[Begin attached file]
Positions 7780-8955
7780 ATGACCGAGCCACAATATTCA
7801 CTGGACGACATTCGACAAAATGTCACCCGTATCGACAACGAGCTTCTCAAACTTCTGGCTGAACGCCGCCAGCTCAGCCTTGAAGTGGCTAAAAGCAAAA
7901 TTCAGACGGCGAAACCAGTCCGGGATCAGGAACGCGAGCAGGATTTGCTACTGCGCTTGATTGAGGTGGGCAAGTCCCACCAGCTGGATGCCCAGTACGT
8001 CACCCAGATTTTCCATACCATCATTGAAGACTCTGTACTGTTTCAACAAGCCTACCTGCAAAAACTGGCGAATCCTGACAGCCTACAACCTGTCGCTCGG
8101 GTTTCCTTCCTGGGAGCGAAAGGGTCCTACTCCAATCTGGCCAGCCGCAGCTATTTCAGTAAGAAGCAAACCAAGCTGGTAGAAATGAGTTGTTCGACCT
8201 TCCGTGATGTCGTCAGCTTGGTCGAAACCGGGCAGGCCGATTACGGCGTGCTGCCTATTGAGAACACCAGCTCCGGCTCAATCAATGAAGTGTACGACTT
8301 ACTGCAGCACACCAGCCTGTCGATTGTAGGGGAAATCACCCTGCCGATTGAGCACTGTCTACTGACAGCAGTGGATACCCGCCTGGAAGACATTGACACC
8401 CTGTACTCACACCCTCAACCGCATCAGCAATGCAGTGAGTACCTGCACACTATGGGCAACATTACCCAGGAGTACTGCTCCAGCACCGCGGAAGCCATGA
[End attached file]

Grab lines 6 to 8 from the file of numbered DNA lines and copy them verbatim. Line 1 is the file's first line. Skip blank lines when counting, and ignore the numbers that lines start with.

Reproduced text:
8101 GTTTCCTTCCTGGGAGCGAAAGGGTCCTACTCCAATCTGGCCAGCCGCAGCTATTTCAGTAAGAAGCAAACCAAGCTGGTAGAAATGAGTTGTTCGACCT
8201 TCCGTGATGTCGTCAGCTTGGTCGAAACCGGGCAGGCCGATTACGGCGTGCTGCCTATTGAGAACACCAGCTCCGGCTCAATCAATGAAGTGTACGACTT
8301 ACTGCAGCACACCAGCCTGTCGATTGTAGGGGAAATCACCCTGCCGATTGAGCACTGTCTACTGACAGCAGTGGATACCCGCCTGGAAGACATTGACACC